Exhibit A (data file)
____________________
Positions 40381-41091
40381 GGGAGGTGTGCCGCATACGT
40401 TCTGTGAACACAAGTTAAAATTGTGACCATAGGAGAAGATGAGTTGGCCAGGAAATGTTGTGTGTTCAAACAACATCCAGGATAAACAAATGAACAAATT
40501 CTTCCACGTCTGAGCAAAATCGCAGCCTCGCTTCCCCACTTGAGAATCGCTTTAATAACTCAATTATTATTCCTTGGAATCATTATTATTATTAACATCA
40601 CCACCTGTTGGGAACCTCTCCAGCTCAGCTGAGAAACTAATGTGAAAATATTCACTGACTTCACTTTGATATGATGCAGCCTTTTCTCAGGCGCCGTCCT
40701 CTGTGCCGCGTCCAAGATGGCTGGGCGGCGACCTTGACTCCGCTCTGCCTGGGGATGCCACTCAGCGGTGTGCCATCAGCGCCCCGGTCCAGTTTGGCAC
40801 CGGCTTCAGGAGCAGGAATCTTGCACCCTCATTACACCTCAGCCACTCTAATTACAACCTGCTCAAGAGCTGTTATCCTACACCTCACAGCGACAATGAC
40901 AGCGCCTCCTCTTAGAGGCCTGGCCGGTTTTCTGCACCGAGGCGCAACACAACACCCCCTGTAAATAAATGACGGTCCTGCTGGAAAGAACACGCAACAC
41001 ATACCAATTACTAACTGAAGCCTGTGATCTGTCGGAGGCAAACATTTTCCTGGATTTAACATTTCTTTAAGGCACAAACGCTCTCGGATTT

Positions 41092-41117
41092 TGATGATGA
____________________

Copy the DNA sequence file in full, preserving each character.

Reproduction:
Positions 40381-41091
40381 GGGAGGTGTGCCGCATACGT
40401 TCTGTGAACACAAGTTAAAATTGTGACCATAGGAGAAGATGAGTTGGCCAGGAAATGTTGTGTGTTCAAACAACATCCAGGATAAACAAATGAACAAATT
40501 CTTCCACGTCTGAGCAAAATCGCAGCCTCGCTTCCCCACTTGAGAATCGCTTTAATAACTCAATTATTATTCCTTGGAATCATTATTATTATTAACATCA
40601 CCACCTGTTGGGAACCTCTCCAGCTCAGCTGAGAAACTAATGTGAAAATATTCACTGACTTCACTTTGATATGATGCAGCCTTTTCTCAGGCGCCGTCCT
40701 CTGTGCCGCGTCCAAGATGGCTGGGCGGCGACCTTGACTCCGCTCTGCCTGGGGATGCCACTCAGCGGTGTGCCATCAGCGCCCCGGTCCAGTTTGGCAC
40801 CGGCTTCAGGAGCAGGAATCTTGCACCCTCATTACACCTCAGCCACTCTAATTACAACCTGCTCAAGAGCTGTTATCCTACACCTCACAGCGACAATGAC
40901 AGCGCCTCCTCTTAGAGGCCTGGCCGGTTTTCTGCACCGAGGCGCAACACAACACCCCCTGTAAATAAATGACGGTCCTGCTGGAAAGAACACGCAACAC
41001 ATACCAATTACTAACTGAAGCCTGTGATCTGTCGGAGGCAAACATTTTCCTGGATTTAACATTTCTTTAAGGCACAAACGCTCTCGGATTT

Positions 41092-41117
41092 TGATGATGA